I remember a bald Greek man in Adidas track pants with big, naked-looking eyes, like a deepwater creature, who hobbled on his cane. In the dark of the fur freezer, with minks and sables and leopards all around us, a column of light scattered on his round face, he told me that one must learn how to make fur, how to sew for that many hours, as a small, small child because, “After seven, it is difficult to sit in a chair.”
And I remember, now, Pascal’s pensée: “All of man’s misery derives from a single thing: his inability to sit alone in a room.”
Until a few years ago, the only person I’d ever known who wore fur was a French professor I’d had in college, a woman who showed up to a three-student seminar on surrealism in a dim room in the math building wearing stiletto boots and carrying a Coach handbag and saying that she’d just gotten back from Paris. She chain-smoked Parliaments and put heavy cream in her coffee, and she had red hair and a figure like a woman in a fifties movie who’s going to do something terrible. When the weather hit fifty, she donned a honey-colored mink that went down to her feet, which were always in heels. Everyone in Gainesville, Florida, a town nick-named “the swamp,” swarming with sorority girls and gargantuan flies, seemed utterly perplexed by her. She tended to see men who were two decades younger and owned boats. She was the first adult I’d met who seemed happy to be alive.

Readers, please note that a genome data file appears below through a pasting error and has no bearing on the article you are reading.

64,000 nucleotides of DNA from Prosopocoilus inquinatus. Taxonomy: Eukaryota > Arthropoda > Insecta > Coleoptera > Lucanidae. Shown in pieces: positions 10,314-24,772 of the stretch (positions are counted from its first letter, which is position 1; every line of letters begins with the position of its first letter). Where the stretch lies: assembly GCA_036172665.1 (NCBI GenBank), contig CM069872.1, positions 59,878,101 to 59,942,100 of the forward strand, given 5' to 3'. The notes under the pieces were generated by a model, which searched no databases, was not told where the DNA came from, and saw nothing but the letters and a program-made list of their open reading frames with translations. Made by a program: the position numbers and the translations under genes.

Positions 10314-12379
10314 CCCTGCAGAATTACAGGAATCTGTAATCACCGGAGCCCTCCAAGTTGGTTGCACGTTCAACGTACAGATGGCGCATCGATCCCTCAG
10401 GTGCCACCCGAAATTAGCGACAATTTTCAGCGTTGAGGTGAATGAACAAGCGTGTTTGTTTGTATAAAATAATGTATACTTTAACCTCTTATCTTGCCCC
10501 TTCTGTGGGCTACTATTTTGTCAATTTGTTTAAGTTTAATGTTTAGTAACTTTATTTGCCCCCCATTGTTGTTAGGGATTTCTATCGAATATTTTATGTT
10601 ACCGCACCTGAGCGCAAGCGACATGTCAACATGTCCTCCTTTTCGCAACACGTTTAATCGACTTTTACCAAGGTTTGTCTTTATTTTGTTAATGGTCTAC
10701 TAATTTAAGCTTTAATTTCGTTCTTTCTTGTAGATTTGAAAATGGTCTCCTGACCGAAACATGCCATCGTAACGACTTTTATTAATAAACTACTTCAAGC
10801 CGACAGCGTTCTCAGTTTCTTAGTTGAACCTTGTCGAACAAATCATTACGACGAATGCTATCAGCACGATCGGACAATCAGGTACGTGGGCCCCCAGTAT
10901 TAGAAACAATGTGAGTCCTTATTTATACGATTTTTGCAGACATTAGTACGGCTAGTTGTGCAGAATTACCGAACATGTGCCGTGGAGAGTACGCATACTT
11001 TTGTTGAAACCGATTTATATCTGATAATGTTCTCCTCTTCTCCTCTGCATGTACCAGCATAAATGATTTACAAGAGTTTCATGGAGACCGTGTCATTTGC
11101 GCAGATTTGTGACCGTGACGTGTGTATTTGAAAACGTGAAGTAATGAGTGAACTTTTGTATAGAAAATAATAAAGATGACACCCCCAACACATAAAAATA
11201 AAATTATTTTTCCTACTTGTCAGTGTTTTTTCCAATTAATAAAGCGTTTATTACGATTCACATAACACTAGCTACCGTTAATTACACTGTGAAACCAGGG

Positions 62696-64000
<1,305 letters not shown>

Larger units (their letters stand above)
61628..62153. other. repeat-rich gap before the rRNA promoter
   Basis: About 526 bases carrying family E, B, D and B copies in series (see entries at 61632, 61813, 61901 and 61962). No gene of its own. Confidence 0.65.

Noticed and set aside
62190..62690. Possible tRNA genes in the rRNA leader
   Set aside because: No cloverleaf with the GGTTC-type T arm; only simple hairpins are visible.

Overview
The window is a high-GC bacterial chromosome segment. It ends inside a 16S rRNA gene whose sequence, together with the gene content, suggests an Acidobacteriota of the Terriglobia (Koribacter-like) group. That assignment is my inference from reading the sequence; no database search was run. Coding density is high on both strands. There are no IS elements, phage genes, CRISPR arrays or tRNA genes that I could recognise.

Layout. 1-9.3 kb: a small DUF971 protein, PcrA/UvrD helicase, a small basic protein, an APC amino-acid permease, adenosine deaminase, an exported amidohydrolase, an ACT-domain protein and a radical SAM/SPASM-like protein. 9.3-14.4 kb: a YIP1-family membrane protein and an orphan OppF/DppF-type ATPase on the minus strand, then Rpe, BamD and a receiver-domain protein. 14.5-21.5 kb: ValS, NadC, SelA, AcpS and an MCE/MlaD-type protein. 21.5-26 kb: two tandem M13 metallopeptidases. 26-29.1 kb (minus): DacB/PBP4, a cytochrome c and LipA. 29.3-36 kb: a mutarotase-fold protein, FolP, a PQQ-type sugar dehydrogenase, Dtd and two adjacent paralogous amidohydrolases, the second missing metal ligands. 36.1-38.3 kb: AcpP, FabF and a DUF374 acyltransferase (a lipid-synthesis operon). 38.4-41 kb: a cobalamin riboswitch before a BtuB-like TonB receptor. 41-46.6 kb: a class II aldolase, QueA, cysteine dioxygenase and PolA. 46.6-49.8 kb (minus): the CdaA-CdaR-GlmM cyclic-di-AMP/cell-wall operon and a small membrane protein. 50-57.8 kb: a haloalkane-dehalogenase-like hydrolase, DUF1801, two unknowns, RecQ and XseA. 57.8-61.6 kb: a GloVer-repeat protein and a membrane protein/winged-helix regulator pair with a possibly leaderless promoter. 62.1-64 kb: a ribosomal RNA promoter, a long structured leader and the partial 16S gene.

Link to the rest at The Paris Review
For the record, PG grew up on ranches and farms where animals were raised for the purpose of selling them for food after they reached a certain size.
He will be happy to assure one and all that a steer or a pig won’t make a very good pet.
For those who would condemn ranchers and farmers for raising animals that people like to eat, PG wonders if they’ve ever eaten seafood or a hamburger.
He has known some vegans and respects their choices. He would hope that they would respect his choices as well. He also recalls some reliable reports to the effect that plants have a measurable reaction when their leaves are cut.
PG’s quick and dirty online research indicates that, while it isn’t known whether plants feel pain, they definitely feel sensations. Studies show that plants can feel a touch as light as a caterpillar’s footsteps.
However, it is possible that plants have intelligence and sentience that we cannot yet detect. One day, we might learn that plants have ways of experiencing pain that we have yet to comprehend.PeTA